Looking around the many condominium developments of Washington, DC, it’s hard not to see the sheer innovation and imagination it takes to bring some of these projects to life. Many include art installations and world-class amenities such as pools and fitness centers to bring in home buyers. With so many fantastical elements included in today’s condos, it’s hard to imagine that one of the most visionary of these developments doesn’t rely on a fancy pool or dog-washing station to appeal to home buyers, but rather a renewed sense of sustainability.
In September 2014, Washington, DC got its first dose of shipping container homes in Brookland. Fashioned completely out of recycled materials, these homes represented the complete opposite of the luxury amenities used in other condo developments. Serving as the barebones structure of these units are the discarded 8-by-40-foot containers used to haul large quantities of products overseas.
The first set of shipping container homes served as an economically intelligent way to create sustainable apartment living in Washington, DC. However, now a developer plans to take the notion a step further with the city’s first condo development made out of shipping containers.
Slated for the Rosedale neighborhood, three developers have proposed plans to the ANC 6C Economic Development and Zoning Committee to build units on the 1600 block of Kramer Street. Each of the proposals presented by Mi Casa, Inc., Manna, Inc., and Neighborhood Development Co., call for about 26 condos at all levels of the neighborhood’s economic spectrum to be built completely out of shipping containers.
With the popularity and success of the first group of container homes in Brookland, the recent proposal for Rosedale was met with a considerable amount of positivity. One concern raised by an area home owner was for the preservation of the historic context of the neighborhood. Travis Price, whose architecture firm has been working with Neighborhood Development Co., assured residents that this is one moment in the area’s developing history that residents should want to be a part of.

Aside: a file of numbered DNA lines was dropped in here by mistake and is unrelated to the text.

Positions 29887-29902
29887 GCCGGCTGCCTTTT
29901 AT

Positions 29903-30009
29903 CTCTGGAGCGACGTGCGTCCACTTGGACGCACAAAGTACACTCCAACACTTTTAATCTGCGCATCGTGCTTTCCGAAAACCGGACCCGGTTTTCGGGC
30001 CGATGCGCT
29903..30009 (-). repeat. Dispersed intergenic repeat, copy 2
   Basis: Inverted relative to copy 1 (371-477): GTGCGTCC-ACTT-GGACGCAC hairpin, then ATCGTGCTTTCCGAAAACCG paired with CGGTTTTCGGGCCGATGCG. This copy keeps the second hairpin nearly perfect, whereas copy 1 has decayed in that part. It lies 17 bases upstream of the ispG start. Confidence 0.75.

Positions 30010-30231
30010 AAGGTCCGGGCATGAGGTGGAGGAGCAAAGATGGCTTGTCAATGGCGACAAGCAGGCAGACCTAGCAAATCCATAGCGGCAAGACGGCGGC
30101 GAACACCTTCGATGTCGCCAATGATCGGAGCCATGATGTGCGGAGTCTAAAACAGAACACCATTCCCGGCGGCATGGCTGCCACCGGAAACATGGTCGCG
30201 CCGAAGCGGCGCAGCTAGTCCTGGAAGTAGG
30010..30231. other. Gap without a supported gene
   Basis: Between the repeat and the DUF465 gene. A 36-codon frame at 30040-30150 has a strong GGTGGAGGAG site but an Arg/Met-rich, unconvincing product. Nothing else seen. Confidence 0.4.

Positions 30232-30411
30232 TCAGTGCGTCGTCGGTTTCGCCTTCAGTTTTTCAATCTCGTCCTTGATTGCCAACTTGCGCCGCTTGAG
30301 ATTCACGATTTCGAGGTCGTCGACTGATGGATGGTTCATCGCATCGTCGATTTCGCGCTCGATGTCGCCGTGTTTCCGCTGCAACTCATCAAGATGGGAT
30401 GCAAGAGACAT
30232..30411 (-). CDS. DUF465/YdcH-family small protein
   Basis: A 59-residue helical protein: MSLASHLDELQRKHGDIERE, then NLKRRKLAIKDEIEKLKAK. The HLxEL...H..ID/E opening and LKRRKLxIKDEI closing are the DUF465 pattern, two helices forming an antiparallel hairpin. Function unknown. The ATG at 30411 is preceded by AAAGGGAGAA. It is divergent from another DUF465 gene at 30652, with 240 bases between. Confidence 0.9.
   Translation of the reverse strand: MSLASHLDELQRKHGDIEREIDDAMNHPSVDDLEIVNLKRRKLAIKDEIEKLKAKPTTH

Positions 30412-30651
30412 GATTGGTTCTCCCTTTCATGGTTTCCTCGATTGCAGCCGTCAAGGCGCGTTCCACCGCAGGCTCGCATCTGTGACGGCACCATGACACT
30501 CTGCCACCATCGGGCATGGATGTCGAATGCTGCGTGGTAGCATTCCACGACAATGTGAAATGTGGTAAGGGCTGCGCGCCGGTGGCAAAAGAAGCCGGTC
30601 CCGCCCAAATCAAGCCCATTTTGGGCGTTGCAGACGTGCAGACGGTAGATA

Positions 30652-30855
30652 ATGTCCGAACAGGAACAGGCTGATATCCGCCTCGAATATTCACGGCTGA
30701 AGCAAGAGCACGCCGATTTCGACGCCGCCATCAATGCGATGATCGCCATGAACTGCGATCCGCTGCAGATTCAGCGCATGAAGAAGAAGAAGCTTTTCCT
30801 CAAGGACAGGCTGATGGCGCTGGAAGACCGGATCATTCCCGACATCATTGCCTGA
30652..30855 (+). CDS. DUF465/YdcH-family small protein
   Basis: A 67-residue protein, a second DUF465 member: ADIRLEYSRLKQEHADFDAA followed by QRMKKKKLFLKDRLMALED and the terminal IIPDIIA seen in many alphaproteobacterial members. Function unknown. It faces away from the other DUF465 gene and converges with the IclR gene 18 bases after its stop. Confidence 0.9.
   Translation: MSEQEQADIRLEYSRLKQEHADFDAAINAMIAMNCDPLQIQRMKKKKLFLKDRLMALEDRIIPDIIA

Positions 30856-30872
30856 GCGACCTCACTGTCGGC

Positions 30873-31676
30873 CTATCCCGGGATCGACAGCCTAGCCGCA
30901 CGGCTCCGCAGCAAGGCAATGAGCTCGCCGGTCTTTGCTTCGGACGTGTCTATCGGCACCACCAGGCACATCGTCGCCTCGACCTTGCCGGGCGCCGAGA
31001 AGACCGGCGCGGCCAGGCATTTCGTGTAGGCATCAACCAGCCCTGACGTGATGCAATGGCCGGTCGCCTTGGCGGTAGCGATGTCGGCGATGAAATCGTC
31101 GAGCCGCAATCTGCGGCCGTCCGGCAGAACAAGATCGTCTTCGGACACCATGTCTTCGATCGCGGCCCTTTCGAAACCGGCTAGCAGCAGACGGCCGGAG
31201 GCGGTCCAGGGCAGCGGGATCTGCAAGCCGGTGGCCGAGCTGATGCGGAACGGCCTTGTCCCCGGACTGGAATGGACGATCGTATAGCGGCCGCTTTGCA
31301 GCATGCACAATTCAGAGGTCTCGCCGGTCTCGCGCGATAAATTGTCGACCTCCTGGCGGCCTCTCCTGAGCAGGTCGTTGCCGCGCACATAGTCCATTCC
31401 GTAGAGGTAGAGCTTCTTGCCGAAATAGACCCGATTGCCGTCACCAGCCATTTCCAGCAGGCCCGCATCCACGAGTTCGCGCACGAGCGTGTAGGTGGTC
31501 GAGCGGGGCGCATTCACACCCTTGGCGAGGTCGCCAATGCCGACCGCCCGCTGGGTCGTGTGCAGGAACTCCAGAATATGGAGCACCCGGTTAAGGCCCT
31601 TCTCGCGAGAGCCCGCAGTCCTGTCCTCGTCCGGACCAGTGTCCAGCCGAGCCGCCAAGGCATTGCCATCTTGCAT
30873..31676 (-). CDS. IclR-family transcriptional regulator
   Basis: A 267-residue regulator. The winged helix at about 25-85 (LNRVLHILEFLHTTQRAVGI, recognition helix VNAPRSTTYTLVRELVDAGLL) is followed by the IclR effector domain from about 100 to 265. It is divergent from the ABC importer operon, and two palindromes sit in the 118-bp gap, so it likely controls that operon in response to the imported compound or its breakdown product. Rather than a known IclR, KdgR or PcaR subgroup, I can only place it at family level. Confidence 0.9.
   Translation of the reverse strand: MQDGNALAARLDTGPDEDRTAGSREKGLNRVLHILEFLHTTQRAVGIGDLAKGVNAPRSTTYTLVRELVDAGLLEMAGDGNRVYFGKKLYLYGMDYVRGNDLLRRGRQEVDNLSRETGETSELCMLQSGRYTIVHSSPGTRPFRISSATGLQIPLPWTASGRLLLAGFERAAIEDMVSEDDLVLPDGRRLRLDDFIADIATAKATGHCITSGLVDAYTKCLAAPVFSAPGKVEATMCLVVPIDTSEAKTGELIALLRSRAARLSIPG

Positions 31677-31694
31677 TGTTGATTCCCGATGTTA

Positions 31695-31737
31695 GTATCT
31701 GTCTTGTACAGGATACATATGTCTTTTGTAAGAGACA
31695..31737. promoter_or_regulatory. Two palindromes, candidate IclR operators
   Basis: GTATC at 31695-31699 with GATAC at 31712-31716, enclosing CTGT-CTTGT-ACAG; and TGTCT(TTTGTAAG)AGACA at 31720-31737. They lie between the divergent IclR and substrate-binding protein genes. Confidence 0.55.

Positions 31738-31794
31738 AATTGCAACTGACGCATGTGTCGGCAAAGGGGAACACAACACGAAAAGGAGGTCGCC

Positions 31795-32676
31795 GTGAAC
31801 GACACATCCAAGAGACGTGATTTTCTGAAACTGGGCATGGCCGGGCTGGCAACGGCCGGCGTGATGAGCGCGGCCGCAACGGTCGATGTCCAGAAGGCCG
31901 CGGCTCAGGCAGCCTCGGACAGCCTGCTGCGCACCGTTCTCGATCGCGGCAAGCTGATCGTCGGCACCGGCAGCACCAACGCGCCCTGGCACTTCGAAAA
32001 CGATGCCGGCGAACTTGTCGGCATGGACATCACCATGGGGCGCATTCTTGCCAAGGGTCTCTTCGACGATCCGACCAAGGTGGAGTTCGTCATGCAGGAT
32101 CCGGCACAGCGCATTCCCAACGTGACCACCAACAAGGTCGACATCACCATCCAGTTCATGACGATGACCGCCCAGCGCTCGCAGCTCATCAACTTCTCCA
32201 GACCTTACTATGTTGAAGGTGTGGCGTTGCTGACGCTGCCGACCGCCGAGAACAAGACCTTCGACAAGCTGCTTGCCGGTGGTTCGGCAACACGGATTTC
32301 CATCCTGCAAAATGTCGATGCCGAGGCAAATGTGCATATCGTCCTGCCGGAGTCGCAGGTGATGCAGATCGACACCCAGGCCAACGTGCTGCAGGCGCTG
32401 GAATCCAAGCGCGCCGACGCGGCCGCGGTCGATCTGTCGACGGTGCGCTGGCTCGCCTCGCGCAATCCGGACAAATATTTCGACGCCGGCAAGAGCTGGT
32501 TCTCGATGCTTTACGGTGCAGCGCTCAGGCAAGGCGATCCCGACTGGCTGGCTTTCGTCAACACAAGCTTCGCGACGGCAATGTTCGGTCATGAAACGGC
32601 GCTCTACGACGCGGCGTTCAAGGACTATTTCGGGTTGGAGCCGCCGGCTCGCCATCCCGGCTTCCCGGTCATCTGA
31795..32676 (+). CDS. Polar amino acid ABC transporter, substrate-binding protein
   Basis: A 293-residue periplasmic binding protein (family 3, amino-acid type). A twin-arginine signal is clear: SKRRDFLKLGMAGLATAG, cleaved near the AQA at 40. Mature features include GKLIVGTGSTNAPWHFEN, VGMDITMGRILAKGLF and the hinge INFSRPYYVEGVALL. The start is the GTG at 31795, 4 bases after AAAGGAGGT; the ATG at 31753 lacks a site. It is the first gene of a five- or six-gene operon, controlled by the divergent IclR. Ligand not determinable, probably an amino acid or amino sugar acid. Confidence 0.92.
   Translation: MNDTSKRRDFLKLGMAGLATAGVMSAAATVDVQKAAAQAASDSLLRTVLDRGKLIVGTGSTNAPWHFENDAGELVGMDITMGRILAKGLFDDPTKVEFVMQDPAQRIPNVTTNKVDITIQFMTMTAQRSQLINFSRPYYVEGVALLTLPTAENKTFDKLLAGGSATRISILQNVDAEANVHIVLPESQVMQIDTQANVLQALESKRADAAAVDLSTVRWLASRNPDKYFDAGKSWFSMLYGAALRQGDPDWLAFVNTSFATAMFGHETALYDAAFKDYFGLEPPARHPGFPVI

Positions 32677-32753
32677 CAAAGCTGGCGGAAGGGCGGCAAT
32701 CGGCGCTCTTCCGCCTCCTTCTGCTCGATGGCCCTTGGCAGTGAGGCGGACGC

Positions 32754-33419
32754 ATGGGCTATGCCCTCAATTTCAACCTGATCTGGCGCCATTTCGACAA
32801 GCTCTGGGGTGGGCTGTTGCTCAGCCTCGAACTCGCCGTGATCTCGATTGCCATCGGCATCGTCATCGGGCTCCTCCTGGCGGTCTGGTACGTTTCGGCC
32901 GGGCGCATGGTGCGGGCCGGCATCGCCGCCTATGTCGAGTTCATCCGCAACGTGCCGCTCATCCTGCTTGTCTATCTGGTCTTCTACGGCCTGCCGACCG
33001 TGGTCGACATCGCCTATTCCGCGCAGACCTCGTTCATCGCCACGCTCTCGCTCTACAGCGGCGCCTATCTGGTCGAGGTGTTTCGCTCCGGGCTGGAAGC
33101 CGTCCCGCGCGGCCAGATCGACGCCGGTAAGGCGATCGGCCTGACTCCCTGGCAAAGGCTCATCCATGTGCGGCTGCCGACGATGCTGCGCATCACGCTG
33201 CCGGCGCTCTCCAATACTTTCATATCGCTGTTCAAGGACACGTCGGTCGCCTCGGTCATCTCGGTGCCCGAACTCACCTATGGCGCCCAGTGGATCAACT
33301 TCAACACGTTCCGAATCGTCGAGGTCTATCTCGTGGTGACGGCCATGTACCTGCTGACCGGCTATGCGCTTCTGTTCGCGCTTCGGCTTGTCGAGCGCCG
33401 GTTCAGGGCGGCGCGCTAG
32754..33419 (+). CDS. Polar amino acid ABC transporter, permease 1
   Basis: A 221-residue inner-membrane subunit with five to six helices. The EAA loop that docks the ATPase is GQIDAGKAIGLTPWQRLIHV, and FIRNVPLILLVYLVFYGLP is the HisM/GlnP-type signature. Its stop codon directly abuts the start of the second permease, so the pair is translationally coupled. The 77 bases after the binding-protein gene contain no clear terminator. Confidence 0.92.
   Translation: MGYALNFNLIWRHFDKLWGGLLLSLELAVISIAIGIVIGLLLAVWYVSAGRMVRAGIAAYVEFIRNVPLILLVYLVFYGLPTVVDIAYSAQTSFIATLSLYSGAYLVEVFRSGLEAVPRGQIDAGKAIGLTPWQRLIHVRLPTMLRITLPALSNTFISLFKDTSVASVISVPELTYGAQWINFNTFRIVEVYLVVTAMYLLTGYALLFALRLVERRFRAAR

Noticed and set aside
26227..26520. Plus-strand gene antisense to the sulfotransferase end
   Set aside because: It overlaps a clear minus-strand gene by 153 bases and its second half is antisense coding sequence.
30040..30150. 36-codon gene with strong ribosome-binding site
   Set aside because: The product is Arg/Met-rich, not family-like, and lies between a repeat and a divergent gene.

“History is defined by its changing moments and in many ways our culture has shifted,” said Price as reported by District Source, a local online news source.
I've always been fascinated with the many uses of shipping containers after one of my consulting gigs before I got into real estate. When I worked for Perot Systems, I worked for a year in San Francisco with Triton Container, one of the world's largest lessors of containers. I got a real inside look at the industry from the manufacture of containers, the many uses, the world trade market and the after market for containers. The British army had, in my opinion, one of the best uses for them when they used them for portable pubs, but that's a story for another day.
Why are shipping containers taking off as homes?
For many traditional home owners, the thought of living in a box might seem rather unconventional. But for many looking for a more affordable and more conscientious living situation, shipping containers have proven to be an ideal building material.
Originally conceived as a way to solve mass housing with a plug and play mentality, inexpensive sea container homes have since been fashioned into some very creative and expensive dwellings all around the world.
For local developers such as Price however, the radical modifications are unnecessary in providing a hungry home-buying population with an affordable and comfortable option for owning a home.
“We’re actually using those existing units, and we’re not violating them dramatically,” Price said to The Washington Post. “That makes the difference. You cut and paste. We could be a lot more theatrical, but then you pay.”
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